Landschlacht, Switzerland, 6 August 2016
Perhaps it is a result of lying on a beach under the hot Italian sun for three days that have caused my thoughts to think about radiation…
I have just returned yesterday from a two-week holiday in Tuscany and have looked at some of the books I read, or wanted to read, whilst I was away.
I find myself most moved by a book I purchased before I went away: Svetlana Alexievich´s Voices from Chernobyl: The Oral History of a Nuclear Disaster.
On 26 April 1986, at 1:23:58, Reactor #4 at Chernobyl Nuclear Power Station, 100 km north of Kyiv, in the Ukraine, exploded.
The nuclear reactor after the disaster:
Reactor 4 (centre). Turbine building (lower left). Reactor 3 (centre right)
It was the largest technological disaster of the 20th century.
Nearly 9 tonnes of radioactive material (90 times as powerful as the Hiroshima bomb) spewed into the sky.
An estimated 4.9 million people living in northern Ukraine, southern Belarus and southwestern Russia were affected.
Contamination spread to cover 3/4 of Europe.
On 29 April 1986, instruments recorded high levels of radiation in Poland, Germany, Austria and Romania.
A day later, the radiation spread to Switzerland and northern Italy.
On 1 and 2 May, it reached France, Belgium, the Netherlands, Britain and northern Greece.
On 3 May, radiation is detected in Israel, Kuwait and Turkey.
Gaseous airborne particles travelled the globe.
On 2 May they were registered in Japan, 5 May in India, 6 May in Canada and the States.
A local problem on the Belarussian border was suddenly a global problem.
On 11 September 2001, after the first hijacked plane hit the World Trade Center, emergency triage stations were set up throughout New York City.
Doctors and nurses rushed to their hospitals for extra shifts and many individuals came to donate blood.
These were touching acts of generosity and solidarity.
The blood and triage stations turned out to be unnecessary.
There were few survivors.
The effects of the explosion and nuclear fire at the Chernobyl power plant in 1986 were the exact opposite.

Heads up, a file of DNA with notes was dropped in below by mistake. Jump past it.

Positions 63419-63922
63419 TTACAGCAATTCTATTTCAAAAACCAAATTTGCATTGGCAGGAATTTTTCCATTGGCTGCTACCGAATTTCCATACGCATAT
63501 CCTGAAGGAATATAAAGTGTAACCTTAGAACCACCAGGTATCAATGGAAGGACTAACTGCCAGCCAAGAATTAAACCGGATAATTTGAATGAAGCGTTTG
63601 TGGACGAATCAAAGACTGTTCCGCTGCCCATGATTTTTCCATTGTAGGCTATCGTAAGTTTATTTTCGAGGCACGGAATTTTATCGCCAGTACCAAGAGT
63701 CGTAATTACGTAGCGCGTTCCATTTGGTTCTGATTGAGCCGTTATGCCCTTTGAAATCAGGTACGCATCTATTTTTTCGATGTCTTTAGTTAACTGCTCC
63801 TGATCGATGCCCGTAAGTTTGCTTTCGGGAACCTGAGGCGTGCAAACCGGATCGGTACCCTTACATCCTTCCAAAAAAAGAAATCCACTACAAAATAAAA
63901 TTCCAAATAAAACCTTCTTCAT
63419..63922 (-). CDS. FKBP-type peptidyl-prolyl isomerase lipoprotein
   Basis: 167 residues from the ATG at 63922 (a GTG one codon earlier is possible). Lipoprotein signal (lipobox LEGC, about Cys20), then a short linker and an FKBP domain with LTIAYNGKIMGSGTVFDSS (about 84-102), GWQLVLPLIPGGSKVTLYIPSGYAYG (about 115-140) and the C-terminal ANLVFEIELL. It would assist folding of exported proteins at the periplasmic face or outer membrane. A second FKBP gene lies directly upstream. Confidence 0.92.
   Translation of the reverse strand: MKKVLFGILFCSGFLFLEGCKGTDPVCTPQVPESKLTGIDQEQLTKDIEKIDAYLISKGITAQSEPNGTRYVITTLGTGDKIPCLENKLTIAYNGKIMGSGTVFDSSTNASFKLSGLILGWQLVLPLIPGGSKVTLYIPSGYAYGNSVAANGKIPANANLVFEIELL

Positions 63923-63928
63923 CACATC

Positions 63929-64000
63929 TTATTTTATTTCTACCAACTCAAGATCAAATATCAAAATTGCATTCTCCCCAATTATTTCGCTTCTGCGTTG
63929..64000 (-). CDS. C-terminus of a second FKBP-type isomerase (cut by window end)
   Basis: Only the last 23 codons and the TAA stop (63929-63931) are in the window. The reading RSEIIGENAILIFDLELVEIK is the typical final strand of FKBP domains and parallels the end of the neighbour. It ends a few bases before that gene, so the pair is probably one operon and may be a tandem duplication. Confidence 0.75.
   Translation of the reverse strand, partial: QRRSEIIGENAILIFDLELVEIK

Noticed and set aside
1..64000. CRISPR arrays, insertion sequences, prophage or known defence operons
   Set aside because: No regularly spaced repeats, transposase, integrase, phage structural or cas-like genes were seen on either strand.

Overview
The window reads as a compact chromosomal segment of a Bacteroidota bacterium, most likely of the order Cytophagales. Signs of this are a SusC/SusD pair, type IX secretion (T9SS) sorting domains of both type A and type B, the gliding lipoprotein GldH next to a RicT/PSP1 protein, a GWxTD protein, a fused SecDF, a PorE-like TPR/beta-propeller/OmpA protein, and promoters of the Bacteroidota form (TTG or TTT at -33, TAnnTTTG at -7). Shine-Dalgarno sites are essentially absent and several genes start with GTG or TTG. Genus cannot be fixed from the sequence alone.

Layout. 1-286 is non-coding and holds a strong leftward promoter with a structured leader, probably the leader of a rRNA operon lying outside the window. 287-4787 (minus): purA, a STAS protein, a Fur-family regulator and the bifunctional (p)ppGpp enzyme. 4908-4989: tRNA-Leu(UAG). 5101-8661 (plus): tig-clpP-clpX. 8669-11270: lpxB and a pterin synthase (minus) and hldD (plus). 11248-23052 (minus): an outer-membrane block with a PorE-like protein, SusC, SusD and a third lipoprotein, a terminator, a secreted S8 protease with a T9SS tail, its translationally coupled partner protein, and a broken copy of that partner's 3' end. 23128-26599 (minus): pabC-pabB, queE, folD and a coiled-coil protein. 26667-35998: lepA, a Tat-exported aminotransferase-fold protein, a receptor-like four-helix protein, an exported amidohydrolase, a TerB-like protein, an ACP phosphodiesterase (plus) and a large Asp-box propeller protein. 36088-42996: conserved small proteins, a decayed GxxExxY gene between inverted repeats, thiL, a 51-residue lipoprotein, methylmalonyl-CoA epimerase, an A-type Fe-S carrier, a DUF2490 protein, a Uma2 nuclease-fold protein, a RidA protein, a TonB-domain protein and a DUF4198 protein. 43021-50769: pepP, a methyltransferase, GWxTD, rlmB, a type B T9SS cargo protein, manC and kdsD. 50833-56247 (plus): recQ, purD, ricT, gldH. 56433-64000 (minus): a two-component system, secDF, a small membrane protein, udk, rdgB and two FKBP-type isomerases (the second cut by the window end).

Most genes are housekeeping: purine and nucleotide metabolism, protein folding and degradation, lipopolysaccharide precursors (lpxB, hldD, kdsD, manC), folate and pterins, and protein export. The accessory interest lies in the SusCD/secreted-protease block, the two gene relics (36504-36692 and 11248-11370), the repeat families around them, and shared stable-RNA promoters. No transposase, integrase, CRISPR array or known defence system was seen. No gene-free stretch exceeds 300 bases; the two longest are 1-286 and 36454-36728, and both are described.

The initial blast killed just one plant worker, Valeriy Khodomchuk.
In the next few weeks no fewer than 30 workers and firemen died from acute radiation poisoning.
But tens of thousands received extremely high doses of radiation.
It was an accident that produced more survivors than casualities.
Lyudmilla Ignatenko, the wife of a fireman whose brigade was the first to arrive at the reactor, witnessed the total degeneration of her husband’s skin in the week before his death.
Any little wrinkle in his bedding would wound him.
The Zone of Exclusion, as the Soviets termed the land within 30 km of the Chernboyl explosion, though evacuated of humans, was still filled with household pets.
As they had absorbed heavy doses of radiation in their fur and were liable to wander out of the Zone, hunters had to go in and shoot them all.
The Soviets had designed a poorly constructed reactor and then staffed it with a group of incompetents, then lied about the disaster while trying to cover it up.
Today the land is still too dangerous for agricultural use and children are still getting sick from the effects of radiation poisoning passed onto them genetically, those that manage to survive pregnancy and do not die pre-term.
The rivers remain polluted by much of the silt carried downstream from Chernobyl.
“The third angel sounded his trumpet, and a great star, blazing like a torch, fell from the sky on a third of the rivers and on the springs of water. The name of the star is Wormwood. A third of the waters turned bitter, and many people died from the waters that had become bitter.” (The Holy Bible, Revelations 8: 10-11)
Thirty years after the 1986 disaster, many babies born in Chernobyl’s neighbouring regions have birth defects and develop rare forms of cancer.
For neighbouring tiny Belarus, population 10 million, one out of every five Belarussians live on contaminated land.
That is 2.1 million people, of whom 700,000 are children.
Mortality rates exceed birth rates by 20%.
The 4th reactor, known as “the Cover”, still holds about 20 tons of nuclear fuel in its lead-and-metal core…and there are fissures.
There are now over 200 square metres of spaces and cracks.
Radioactive particles continue to escape…
The operation to dismantle Chernobyl’s radioactive core is one of the world´s largest engineering projects and could take another 30 years.
Some say that present radioactive levels at Chernobyl are negligible, so organised tours of the site and the surrounding ghost villages are possible.
Journalist Svetlana Alexievich interviewed hundreds of people affected by the meltdown and their stories reveal fear, anger and uncertainty with which they still live.
These survivors are fatalistic, stoically brave people who won´t abandon their homes even if they are poisoned with radiation.
Meanwhile in Fukushima, Japan, the only other nuclear accident almost comparable to Chernobyl, full clean-up of the site is expected to take at least 40 years.
Five years (11 March 2011) after a powerful earthquake and tsunami struck, causing three reactors at Fukushima to melt down, a veneer of stability masks a grueling daily battle to contain hazardous radiation.
A smooth clean-up is top priority for the Japanese government which wants to rebuild Japan’s tattered nuclear power industry, as only one atomic power station remains operating in the country and more than 40 reactors sit idle.
The 2011 Fukushima nuclear disaster, the world’s worst nuclear accident since 1986, displaced 50,000 households after radiation leaked into the air, soil and sea.